Electrodynamics is the study of the entire electromagnetic field. We have learned four distinct differential (or integral) equations for the electric and magnetic fields: Gauss's Laws for Electricity and for Magnetism, Ampere's Law (with the Maxwell Displacement Current) and Faraday's Law. Collectively, these are known as:

(9.1) | |||

(9.2) | |||

(9.3) | |||

(9.4) |

These equations are formulated above in in SI units, where
and
. , recall, is
the *permittivity* of the medium, where is called the *permeability* of the medium. Either of them can in general vary with
e.g. position or with frequency, although we will initially consider
them to be constants. Indeed, we will often work with them in a *vacuum*, where
and
are the
permittivity and permeability of free space, respectfully.

They are related to the (considerably easier to remember) electric and
magnetic constants by:

(9.5) | |||

(9.6) |

so that

(9.7) |

By this point, remembering these should be second nature, and you should
really be able to freely go back and forth between these and their
integral formulation, and derive/justify the Maxwell Displacement
current in terms of charge conservation, etc. Note that there are two
*inhomogeneous* (source-connected) equations and two *homogeneous* (source-free) equations, and that it is the *inhomogeneous* forms that are medium-dependent. This is significant for
later, remember it. Note also that if magnetic monopoles were
discovered tomorrow, we would have to make *all four* equations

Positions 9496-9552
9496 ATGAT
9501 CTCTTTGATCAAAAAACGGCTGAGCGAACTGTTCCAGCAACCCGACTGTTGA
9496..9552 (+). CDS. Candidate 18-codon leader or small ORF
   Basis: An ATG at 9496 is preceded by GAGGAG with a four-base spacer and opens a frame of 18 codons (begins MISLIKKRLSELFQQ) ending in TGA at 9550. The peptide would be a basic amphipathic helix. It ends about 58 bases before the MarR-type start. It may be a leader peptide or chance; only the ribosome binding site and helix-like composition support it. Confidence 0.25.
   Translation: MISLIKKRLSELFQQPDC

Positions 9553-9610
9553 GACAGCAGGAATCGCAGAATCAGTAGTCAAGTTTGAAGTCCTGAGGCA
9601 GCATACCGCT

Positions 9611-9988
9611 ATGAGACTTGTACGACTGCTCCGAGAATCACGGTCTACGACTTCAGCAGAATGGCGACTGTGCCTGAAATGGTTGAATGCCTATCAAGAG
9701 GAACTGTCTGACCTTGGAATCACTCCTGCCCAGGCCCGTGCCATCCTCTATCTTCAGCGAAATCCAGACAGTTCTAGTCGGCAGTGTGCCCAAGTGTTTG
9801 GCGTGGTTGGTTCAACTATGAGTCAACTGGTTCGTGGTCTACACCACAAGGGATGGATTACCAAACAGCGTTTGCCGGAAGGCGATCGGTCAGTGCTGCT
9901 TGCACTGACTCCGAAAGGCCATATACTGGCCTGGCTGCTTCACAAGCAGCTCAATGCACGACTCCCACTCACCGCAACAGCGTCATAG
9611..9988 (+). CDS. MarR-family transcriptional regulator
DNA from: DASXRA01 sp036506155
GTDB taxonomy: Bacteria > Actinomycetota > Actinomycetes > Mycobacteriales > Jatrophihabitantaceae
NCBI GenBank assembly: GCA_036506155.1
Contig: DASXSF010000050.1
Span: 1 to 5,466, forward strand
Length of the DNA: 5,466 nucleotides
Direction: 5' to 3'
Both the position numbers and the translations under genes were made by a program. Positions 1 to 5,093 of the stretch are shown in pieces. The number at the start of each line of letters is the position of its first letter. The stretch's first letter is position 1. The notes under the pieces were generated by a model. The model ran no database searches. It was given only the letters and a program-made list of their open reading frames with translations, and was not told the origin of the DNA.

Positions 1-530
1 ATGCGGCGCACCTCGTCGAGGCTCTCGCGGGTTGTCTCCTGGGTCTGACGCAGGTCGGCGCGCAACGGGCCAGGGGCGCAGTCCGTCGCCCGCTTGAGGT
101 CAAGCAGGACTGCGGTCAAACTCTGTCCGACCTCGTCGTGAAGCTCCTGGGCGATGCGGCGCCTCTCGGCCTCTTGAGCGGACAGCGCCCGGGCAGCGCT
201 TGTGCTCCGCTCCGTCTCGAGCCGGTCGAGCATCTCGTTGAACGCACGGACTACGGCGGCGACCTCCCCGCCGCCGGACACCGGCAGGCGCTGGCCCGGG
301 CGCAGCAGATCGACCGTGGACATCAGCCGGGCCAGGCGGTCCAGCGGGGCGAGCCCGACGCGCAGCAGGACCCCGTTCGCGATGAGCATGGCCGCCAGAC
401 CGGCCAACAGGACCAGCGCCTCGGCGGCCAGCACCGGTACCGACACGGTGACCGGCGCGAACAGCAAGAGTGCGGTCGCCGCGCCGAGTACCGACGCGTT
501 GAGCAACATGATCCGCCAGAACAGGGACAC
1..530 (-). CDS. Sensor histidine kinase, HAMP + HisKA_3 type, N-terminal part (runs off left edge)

inhomogeneous, and incidentally completely symmetric.

For the moment, let us express the inhomogeneous MEs in terms of the electric field and the magnetic induction directly:

(9.8) | |||

(9.9) | |||

(9.10) | |||

(9.11) |

It is difficult to convey to you how important these four
equations^{9.1} are
going to be to us over the course of the semester. Over the next few
months, then, we will make Maxwell's Equations dance, we will make them
sing, we will ``mutilate'' them (turn them into distinct coupled
equations for transverse and longitudinal field components, for
example), we will couple them, we will transform them into a manifestly
covariant form, we will solve them microscopically for a point-like
charge in general motion. We will try very hard to *learn* them.

For the next two chapters we will primarily be interested in the properties of the field in regions of space without charge (sources). Initially, we'll focus on a vacuum, where there is no dispersion at all; later we'll look a bit at dielectric media and dispersion. In a source-free region, and and we obtain:

(9.12) | |||

(9.13) | |||

(9.14) | |||

(9.15) |